Understanding the nature of the emptiness of phenomena is simply a means to an end, which is nirvana . Thus Nagarjuna's philosophical project is ultimately a soteriological one meant to correct our everyday cognitive processes which mistakenly posits svabhāva on the flow of experience.
Some scholars such as
Fyodor Shcherbatskoy and T.R.V. Murti held that
Nāgārjuna was also instrumental in the development of the two
truths doctrine , which claims that there are two levels of truth in
Buddhist teaching, the ultimate truth (paramārtha satya) and the
conventional or superficial truth (saṃvṛtisatya). The ultimate
Suppose that we take a conventional entity, such as a table. We analyze it to demonstrate its emptiness, finding that there is no table apart from its parts . So we conclude that it is empty. But now let us analyze that emptiness . What do we find? Nothing at all but the table’s lack of inherent existence. . To see the table as empty is to see the table as conventional, as dependent.
In articulating this notion in the Mūlamadhyamakakārikā, Nāgārjuna drew on an early source in the Kaccānagotta Sutta , which distinguishes definitive meaning (nītārtha) from interpretable meaning (neyārtha):
By and large, Kaccayana, this world is supported by a polarity, that of existence and non-existence. But when one reads the origination of the world as it actually is with right discernment, "non-existence" with reference to the world does not occur to one. When one reads the cessation of the world as it actually is with right discernment, "existence" with reference to the world does not occur to one.
By and large, Kaccayana, this world is in bondage to attachments, clingings (sustenances), and biases. But one such as this does not get involved with or cling to these attachments, clingings, fixations of awareness, biases, or obsessions; nor is he resolved on "my self". He has no uncertainty or doubt that just stress, when arising, is arising; stress, when passing away, is passing away. In this, his knowledge is independent of others. It's to this extent, Kaccayana, that there is right view.
"Everything exists": That is one extreme. "Everything doesn't exist": That is a second extreme. Avoiding these two extremes, the Tathagata teaches the Dhamma via the middle...
The version linked to is the one found in the nikayas, and is
slightly different from the one found in the Samyuktagama. Both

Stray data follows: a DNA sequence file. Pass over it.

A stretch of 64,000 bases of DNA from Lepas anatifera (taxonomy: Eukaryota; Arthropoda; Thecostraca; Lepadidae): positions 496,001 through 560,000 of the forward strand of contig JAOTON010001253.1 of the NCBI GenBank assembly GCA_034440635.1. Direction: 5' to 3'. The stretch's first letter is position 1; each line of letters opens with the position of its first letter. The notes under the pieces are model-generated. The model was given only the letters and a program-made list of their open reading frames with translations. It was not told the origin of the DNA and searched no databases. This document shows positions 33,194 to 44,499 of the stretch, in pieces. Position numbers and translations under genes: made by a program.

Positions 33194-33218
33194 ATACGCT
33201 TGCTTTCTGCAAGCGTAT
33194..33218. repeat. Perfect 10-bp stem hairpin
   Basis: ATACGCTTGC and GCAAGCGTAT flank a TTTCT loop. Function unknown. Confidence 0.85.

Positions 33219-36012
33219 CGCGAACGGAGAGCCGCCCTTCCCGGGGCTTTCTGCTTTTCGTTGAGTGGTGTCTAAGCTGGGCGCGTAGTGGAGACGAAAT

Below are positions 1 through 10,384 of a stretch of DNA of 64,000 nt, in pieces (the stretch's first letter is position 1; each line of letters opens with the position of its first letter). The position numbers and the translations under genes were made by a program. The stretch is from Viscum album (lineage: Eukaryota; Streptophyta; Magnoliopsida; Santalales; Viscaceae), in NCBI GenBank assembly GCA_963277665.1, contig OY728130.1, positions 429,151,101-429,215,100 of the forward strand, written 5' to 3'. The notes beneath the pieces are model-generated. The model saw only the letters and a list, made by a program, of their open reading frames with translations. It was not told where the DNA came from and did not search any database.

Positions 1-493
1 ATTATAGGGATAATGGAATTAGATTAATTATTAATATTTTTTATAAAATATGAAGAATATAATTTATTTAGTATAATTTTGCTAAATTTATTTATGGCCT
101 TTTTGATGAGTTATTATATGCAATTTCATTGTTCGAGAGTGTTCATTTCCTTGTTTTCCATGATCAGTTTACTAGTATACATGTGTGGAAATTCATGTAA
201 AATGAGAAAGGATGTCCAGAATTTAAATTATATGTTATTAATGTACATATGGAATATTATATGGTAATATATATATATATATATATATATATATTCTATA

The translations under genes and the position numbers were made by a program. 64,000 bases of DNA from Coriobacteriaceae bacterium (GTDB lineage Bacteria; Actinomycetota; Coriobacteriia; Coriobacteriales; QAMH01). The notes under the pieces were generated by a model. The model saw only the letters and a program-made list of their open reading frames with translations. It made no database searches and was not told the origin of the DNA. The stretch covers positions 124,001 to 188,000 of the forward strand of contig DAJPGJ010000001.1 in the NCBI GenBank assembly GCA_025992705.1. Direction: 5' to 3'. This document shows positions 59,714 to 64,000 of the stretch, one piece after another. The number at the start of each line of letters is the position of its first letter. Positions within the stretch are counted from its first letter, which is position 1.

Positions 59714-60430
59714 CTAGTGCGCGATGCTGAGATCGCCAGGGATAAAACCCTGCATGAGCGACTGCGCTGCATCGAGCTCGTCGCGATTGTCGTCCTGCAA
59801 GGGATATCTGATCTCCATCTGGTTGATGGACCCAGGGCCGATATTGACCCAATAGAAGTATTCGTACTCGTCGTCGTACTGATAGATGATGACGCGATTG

contain the concept of teaching via the middle between the extremes of
existence and non-existence.
Jay L. Garfield describes that Nāgārjuna approached causality from the four noble truths and dependent origination . Nāgārjuna distinguished two dependent origination views in a causal process, that which causes effects and that which causes conditions. This is predicated in the two truth doctrine , as conventional truth and ultimate truth held together, in which both are empty in existence. The distinction between effects and conditions is controversial. In Nāgārjuna's approach, cause means an event or state that has power to bring an effect. Conditions, refer to proliferating causes that bring a further event, state or process; without a metaphysical commitment to an occult connection between explaining and explanans. He argues nonexistent causes and various existing conditions. The argument draws from unreal causal power. Things conventional exist and are ultimately nonexistent to rest in the middle way in both causal existence and nonexistence as casual emptiness within the Mūlamadhyamakakārikā doctrine. Although seeming strange to Westerners, this is seen as an attack on a reified view of causality.
NAGARJUNA AS AYURVEDIC PHYSICIAN
According to Frank John Ninivaggi,
Nāgārjuna is often depicted in composite form comprising human and nāga characteristics. Often the nāga-aspect forms a canopy crowning and shielding his human head. The notion of the naga is found throughout Indian religious culture, and typically signifies an intelligent serpent or dragon, who is responsible for the rains, lakes and other bodies of water. In Buddhism, it is a synonym for a realised arhat , or wise person in general.
Main article: Mūlamadhyamakakārikā
The Mūlamadhyamakakārikā is Nagarjuna's best-known work. It is "not only a grand commentary on the Buddha's discourse to Kaccayana, the only discourse cited by name, but also a detailed and careful analysis of most of the important discourses included in the Nikayas and the agamas, especially those of the Atthakavagga of the Sutta-nipata.
Utilizing the Buddha's theory of "dependent arising"